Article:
Wednesday, July 17, 2013
Bell Raises 525 Performance Targets as Fly-by-Wire Development Progresses
Bell Helicopter is improving the performance of the 525 Relentless medium twin. Although the helicopter has not flown yet, it seems design engineers have refined their calculations or revised their objectives. In addition, development of the fly-by-wire control system is well under way. The eight-metric-ton-class Relentless was unveiled in early 2012 and targets offshore oil and gas operators.
Maximum cruise speed is now said to be 155 knots, instead of 140 knots, and range 500 nm, instead of 400 nm. Mtow increases from 18,000 to 19,300 lbs, while useful load raises from 4,000 to 7,400 lbs. As a result, the Bell 525 will be able to fly six passengers over 500 nm, with PC2e takeoff performance in ISA+20 temperature conditions.
Development of the fly-by-wire control system is ongoing. Despite being poised to be the first on a civil helicopter, the system is not causing any delays, according to Bell officials. The maiden flight is still scheduled for 2014.
“Bell is in charge of the software, including redundancy, built-in tests and emergency situation modes,” Jeffrey Lowinger, Bell’s executive vive president of engineering for XworX and commercial programs, told Rotor & Wing. Meanwhile, BAE Systems has responsibility for the computer hardware and Moog for the actuators.
“We have a certification basis with the FAA,” Lowinger said, referring to the AW609 tiltrotor. Before AgustaWestland took over Bell’s stake in the program in 2011 (then known as the BA609), it was a joint program and Bell still has a role in AW609 fly-by-wire development. The AW609, however, has seen its planned certification date postponed numerous times. The latest update from AgustaWestland indicates a 2017 certification, which would be 14 years after the first flight of the BA609.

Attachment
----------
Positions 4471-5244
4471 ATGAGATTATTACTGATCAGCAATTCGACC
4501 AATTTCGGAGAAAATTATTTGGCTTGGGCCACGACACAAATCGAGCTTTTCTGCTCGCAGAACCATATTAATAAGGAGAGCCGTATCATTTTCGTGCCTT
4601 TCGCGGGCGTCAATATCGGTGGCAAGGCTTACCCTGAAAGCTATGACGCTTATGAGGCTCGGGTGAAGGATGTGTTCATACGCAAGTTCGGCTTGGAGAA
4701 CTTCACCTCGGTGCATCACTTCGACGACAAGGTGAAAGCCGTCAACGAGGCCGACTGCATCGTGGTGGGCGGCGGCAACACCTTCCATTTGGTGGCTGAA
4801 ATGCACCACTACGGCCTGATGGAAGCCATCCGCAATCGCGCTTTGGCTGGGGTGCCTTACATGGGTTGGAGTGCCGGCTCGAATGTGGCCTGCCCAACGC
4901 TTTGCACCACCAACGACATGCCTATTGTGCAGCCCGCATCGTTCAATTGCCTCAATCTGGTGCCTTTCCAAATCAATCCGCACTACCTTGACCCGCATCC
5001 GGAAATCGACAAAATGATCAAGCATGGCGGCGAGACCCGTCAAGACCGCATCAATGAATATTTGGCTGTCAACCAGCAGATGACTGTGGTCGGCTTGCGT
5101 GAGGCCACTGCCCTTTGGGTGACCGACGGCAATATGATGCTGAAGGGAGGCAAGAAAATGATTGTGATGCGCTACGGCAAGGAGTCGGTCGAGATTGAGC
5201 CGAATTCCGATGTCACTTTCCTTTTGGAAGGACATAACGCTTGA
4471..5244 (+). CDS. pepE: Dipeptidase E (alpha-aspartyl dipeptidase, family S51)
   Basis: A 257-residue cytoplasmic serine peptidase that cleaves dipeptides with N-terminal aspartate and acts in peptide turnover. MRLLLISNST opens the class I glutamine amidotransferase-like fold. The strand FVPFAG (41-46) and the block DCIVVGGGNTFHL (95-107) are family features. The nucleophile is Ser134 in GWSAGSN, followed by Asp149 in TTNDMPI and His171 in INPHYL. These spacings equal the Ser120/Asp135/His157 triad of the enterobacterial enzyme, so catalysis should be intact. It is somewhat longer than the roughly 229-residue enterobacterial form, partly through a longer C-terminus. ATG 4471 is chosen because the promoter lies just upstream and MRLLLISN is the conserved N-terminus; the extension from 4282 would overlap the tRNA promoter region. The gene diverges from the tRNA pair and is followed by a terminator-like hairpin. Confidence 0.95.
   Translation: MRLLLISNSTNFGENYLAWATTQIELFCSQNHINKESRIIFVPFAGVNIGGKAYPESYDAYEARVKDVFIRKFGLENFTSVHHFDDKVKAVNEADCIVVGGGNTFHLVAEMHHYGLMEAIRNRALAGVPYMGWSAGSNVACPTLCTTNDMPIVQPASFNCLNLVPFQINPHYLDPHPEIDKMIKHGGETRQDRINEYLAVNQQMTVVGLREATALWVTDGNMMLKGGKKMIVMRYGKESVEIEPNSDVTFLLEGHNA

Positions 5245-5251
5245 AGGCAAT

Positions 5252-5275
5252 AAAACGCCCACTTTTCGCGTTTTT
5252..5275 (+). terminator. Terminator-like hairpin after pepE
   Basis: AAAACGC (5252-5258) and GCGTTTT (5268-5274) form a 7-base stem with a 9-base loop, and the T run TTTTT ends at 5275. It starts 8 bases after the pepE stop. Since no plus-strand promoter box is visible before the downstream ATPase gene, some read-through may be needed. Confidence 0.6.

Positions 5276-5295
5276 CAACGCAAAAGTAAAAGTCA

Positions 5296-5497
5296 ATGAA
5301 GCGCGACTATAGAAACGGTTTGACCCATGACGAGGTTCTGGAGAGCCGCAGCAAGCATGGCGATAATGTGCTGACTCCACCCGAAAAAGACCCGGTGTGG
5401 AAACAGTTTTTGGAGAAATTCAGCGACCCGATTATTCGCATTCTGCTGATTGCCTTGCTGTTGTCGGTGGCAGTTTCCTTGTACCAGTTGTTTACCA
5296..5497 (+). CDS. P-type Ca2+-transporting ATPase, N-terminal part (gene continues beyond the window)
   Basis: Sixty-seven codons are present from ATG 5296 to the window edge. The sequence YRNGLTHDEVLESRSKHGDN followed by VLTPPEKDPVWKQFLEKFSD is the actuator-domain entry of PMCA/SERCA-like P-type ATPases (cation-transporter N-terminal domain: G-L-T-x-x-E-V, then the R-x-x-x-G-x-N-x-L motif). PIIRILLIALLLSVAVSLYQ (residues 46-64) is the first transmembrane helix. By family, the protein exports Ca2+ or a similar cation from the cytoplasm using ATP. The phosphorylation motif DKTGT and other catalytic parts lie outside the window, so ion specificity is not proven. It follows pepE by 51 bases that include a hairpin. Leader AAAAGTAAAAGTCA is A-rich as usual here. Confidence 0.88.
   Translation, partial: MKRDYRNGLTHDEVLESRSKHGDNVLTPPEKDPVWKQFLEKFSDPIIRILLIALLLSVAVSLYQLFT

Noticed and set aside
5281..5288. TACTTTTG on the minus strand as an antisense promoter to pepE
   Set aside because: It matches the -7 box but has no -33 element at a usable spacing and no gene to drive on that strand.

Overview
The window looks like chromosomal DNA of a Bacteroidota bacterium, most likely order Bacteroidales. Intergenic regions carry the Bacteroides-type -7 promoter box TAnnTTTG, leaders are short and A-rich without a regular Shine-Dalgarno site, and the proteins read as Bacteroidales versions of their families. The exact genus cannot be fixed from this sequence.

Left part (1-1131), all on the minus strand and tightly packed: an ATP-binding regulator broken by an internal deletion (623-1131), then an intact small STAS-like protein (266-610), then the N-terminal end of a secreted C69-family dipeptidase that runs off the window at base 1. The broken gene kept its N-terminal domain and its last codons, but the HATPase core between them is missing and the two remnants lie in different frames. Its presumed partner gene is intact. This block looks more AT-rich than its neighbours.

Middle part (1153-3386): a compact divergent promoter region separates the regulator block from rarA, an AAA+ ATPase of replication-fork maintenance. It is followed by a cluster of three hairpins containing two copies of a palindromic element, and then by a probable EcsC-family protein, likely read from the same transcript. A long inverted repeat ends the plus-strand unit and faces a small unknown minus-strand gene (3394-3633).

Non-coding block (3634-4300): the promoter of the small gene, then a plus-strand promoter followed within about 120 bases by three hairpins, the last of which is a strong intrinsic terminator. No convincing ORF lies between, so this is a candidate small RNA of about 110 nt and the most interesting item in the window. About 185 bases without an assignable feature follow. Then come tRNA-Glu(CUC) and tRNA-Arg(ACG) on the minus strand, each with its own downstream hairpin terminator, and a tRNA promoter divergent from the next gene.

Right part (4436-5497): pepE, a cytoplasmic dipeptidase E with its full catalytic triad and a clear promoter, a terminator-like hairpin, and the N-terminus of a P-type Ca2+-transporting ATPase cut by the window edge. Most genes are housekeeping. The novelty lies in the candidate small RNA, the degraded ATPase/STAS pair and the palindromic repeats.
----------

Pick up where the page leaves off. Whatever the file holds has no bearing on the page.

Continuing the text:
Fly-by-wire enables flight envelope protection, which obviously brings more safety into the helicopter’s design. But it has other, less expected benefits. “As you avoid regimes the crew should not enter, you no longer need some margins you usually build into the airframe, so you can take some weight out,” Lowinger emphasized. This is especially beneficial to a large aircraft like the 525, he added.
Bell 525 cockpit with Garmin G5000H at the Paris Air Show. Photo by Thierry Dubois
In the cockpit, sidesticks free up space in front of the pilots, as there is no more central cyclic column. The pilots thus have a better view of the displays and improved situational awareness, Lowinger pointed out. The new architecture also replaces bulky linkage with underfloor wires. Hence the possibility to introduce crew doors, he explained.
Bell Helicopter claims a fly-by-wire control system even makes flying easier, as it get rids of coupling. In other words, a single-axis input does not have to be followed by compensation. The next generation of pilots, which the new cockpit – also featuring Garmin’s G5000H avionics suite – has been designed for, can expect a reduced training time. Bell started manufacturing the 525’s airframe on June 26 in Amarillo, Texas.
Related: Airframe News